Other embodiments and modifications of the present invention may readily come to those of ordinary skill in the art having the benefit of the teachings presented in the foregoing description and drawings.

Therefore, it is to be understood that the present invention is not to be limited to such teachings presented, and that such further embodiments and modifications are intended to be included within the scope of the appended claims.

Referenced by
Citing PatentFiling datePublication dateApplicantTitle
US4973899 *Aug 24, 1989Nov 27, 1990Sundstrand CorporationCurrent sensor and method utilizing multiple layers of thin film magneto-optic material and signal processing to make the output independent of system losses
US5025658 *Nov 28, 1989Jun 25, 1991Digital Instruments, Inc.Compact atomic force microscope
US5189906 *Apr 19, 1991Mar 2, 1993Digital Instruments, Inc.Compact atomic force microscope
US5278499 *Nov 4, 1991Jan 11, 1994Kabushiki Kaisha Toyota Chuo KenkyushoFiberoptic apparatus for measuring electromagnetic field intensity with an electro-optic sensor
US5280173 *Jan 31, 1992Jan 18, 1994Brown University Research FoundationElectric and electromagnetic field sensing system including an optical transducer
US5338928 *Apr 28, 1993Aug 16, 1994General Electric CompanySystem and method for controlling deformation of a structure having a phase shift detector
US5485079 *Mar 18, 1994Jan 16, 1996Matsushita Electric Industrial Co., Ltd.Magneto-optical element and optical magnetic field sensor
US5635830 *Oct 25, 1995Jun 3, 1997Matsushita Electric Industrial Co., Ltd.Optical magnetic field sensor employing differently sized transmission lines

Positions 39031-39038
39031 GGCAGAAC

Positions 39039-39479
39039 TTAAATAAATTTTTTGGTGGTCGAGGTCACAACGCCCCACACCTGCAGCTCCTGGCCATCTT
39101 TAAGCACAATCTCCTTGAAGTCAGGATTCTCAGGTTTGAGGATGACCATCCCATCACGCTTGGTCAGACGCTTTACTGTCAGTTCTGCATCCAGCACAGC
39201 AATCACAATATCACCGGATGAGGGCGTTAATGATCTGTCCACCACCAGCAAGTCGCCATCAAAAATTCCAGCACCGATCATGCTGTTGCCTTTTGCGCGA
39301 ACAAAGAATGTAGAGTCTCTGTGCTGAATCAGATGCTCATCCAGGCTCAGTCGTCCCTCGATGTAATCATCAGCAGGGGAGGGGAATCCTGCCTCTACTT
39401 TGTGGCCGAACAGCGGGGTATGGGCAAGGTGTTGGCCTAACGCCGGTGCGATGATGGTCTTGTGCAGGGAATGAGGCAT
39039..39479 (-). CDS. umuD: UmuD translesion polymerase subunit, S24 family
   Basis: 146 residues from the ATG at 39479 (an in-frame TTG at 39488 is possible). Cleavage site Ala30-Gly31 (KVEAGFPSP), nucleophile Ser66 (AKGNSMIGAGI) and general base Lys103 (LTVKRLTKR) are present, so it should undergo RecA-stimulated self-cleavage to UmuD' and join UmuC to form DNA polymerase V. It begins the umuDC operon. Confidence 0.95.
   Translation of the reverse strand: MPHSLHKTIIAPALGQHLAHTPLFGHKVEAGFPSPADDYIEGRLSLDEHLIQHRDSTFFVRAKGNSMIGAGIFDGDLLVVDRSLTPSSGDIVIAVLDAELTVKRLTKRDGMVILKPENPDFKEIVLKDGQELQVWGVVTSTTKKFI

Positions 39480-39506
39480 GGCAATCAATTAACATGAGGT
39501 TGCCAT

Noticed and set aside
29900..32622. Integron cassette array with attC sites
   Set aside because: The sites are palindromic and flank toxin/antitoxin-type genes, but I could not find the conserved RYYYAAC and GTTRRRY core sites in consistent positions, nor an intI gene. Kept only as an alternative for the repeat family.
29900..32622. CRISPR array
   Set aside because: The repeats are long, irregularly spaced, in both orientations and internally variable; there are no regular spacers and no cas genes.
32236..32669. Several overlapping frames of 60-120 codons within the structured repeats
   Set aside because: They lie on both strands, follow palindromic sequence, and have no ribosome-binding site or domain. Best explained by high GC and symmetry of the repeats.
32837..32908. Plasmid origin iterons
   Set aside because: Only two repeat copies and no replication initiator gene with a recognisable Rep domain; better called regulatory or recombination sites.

US5861741 *Dec 19, 1996Jan 19, 1999Matsushita Electric Industrial Co., Ltd.Magneto-optical element
US5982174 *Jul 21, 1997Nov 9, 1999Wagreich; Richard B.External cavity fiber Fabry-Perot magnetometer
US6232763Oct 9, 1998May 15, 2001Matsushita Electric Industrial Co., Ltd.Magneto-optical element and optical magnetic field sensor
US7923678 *Jul 19, 2005Apr 12, 2011Cambridge Enterprise LimitedSensing method including interrogation of a holographic sensor
US8125644 *Dec 15, 2008Feb 28, 2012Raytheon CompanyMagnetic field sensor with optically sensitive device and method for measuring a magnetic field
US20080094635 *Jul 19, 2005Apr 24, 2008Christopher Robin LoweInterrogation Of A Sensor
US20100148770 *Dec 15, 2008Jun 17, 2010Crowe Devon GMagnetic field sensor with optically sensitive device and method for measuring a magnetic field
Classifications
U.S. Classification324/244.1, 250/227.19, 356/480, 324/260, 324/96, 324/72
International ClassificationG01D5/353, G01R15/24, G01R33/032
Cooperative ClassificationG01R15/248, G01D5/35312, G01R33/0327
European ClassificationG01R15/24E, G01D5/353, G01R33/032F
Legal Events
DateCodeEventDescription
Jan 14, 1987ASAssignment
Owner name: UNITED STATES OF AMERICA AS REPRESENTED BY THE SEC
Free format text: ASSIGNMENT OF ASSIGNORS INTEREST.;ASSIGNOR:BOBB, LLOYD C.;REEL/FRAME:004658/0542
Effective date: 19870108